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Olympics opened first-ever sexual assault centers as at least 10 cases reported

by Erik Ortiz /

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GANGNEUNG, South Korea — In a first for any Olympic Games, centers to address incidents of sexual misconduct were opened over the course of the 16-day sporting event as a way for athletes, volunteers, spectators and anyone else to come forward for help.

During the PyeongChang Winter Olympics, the four centers reported at least 10 cases — classified as "sexual harassment" — before Sunday's closing ceremony, a director said.

Related: Winter Olympics in South Korea opens centers to address sexual assault

Officials with the Gender Equality Support Centers, however, declined to comment on the types of people who reported the incidents and what generally occurred, citing confidentiality reasons, but said that none of the victims ultimately asked for police intervention.

The center's counselors were able to notify appropriate supervisors about cases in which the actions of a person accused of misconduct might warrant their removal from a venue or dormitory, for instance.

Image: Gender Equality Support Centers
One of four Gender Equality Support Centers located at the Gangneung Olympic Park at the PyeongChang Winter Olympics in South Korea on Feb. 23, 2018.Erik Ortiz / NBC News

Four of the 10 cases were reported to the support center located within the bustling Olympic Park in Gangneung, where the ice events have taken place and not far from the villages where some of the athletes and members of the workforce reside.

"It's not how many cases were reported, but that victims came forward and that a support system was made available to them," one of the directors, Eun So Yoon, said through a translator.

The International Olympic Committee did not immediately respond to a request for comment, but previously told NBC News that it has "been active in the field of prevention of harassment and abuse in sport for many years, and has developed a number of initiatives."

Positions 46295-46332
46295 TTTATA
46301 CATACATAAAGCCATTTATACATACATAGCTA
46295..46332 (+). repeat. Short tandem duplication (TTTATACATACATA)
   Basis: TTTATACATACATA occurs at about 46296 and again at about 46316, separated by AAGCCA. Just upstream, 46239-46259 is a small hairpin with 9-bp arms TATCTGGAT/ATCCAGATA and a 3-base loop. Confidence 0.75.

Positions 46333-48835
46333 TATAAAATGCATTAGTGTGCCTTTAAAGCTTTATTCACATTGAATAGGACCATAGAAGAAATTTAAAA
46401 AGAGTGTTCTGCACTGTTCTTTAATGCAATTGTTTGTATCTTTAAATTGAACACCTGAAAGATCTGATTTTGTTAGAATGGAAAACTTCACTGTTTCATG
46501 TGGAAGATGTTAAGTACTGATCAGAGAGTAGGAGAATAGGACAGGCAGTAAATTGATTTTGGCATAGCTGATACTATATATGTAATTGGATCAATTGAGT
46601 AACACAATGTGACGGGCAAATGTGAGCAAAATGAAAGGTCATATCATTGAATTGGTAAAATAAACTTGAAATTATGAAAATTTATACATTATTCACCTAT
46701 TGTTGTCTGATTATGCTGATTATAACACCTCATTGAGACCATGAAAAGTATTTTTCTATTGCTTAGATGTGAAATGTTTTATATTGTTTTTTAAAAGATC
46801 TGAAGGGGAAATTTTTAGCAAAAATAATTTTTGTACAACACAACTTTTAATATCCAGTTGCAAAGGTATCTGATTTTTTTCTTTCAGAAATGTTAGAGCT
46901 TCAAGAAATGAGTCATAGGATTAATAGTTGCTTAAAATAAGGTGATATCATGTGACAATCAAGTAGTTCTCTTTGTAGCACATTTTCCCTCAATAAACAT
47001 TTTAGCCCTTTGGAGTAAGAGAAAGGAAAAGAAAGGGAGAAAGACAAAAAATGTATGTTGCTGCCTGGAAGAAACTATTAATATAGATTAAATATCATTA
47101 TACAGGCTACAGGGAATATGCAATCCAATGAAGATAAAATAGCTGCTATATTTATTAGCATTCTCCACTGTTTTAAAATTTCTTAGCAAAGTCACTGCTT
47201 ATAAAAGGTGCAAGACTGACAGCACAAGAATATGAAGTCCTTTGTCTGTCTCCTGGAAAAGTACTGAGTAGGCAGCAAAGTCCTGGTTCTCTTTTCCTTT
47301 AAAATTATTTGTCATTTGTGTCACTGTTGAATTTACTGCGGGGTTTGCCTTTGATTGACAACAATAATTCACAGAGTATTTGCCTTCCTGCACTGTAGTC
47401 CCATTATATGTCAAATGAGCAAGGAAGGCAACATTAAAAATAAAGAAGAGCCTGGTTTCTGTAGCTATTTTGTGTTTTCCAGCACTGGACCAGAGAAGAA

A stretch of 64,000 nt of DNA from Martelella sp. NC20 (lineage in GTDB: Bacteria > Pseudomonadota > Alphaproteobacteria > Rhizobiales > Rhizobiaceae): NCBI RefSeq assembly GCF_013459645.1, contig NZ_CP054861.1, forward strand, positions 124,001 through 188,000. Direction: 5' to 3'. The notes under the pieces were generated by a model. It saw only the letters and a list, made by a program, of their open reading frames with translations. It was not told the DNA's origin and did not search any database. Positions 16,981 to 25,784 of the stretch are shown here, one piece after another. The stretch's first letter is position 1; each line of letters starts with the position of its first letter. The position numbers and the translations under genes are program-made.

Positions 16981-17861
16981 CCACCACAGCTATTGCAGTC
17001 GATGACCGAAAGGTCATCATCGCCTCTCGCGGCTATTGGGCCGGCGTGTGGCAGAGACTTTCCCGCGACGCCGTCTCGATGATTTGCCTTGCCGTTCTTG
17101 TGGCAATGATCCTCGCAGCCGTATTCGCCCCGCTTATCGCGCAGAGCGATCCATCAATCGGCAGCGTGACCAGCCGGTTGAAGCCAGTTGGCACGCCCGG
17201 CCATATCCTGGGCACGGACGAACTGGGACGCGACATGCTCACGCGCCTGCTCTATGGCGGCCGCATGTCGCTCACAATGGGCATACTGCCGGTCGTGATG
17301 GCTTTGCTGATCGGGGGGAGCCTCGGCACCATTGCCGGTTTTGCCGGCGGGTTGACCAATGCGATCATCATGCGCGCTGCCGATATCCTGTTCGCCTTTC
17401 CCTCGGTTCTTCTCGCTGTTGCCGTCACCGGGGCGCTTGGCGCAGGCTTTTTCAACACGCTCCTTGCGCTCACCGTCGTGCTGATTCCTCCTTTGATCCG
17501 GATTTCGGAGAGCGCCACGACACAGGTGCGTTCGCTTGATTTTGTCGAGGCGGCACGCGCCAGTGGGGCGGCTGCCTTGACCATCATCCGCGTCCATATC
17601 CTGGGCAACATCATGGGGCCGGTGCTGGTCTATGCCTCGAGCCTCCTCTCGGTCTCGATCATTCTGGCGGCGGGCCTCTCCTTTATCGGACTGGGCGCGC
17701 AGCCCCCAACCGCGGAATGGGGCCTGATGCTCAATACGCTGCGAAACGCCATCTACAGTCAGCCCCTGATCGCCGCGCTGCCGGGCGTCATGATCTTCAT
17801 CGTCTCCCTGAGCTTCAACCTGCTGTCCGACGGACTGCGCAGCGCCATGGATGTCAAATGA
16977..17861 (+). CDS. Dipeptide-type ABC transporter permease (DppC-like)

Those include the creation of a "safeguarding officer" at each games to review protecting athletes and others from harassment and abuse, and the release of educational materials and creation of a website.

The sexual assault centers were opened amid a heightened awareness of sexual misconduct by powerful men in various industries. Athletes in particular have garnered attention in recent months as the trial progressed against former gymnastics doctor Larry Nassar, who is accused of molesting more than 260 women and girls, including Olympic champions, and began serving a 60-year federal sentence for possession of child pornography this month.

It's unclear if the IOC plans to support the opening of sexual assault centers at future Olympic Games.

Kwon Eun Jin, the head of women's welfare in the Gangwon-do Provincial Office, said there were overall 21 cases of sexual assault or harassment reported throughout the region over the course of the Olympics — highlighting how such high-profile international events require more investment.

The centers will reopen when PyeongChang hosts the 2018 Winter Paralympics in March.

"The Olympics and the Paralympics have been set up for our joy," Yoon added. "If we can help alleviate any of the gender violence, then it was worth them opening."

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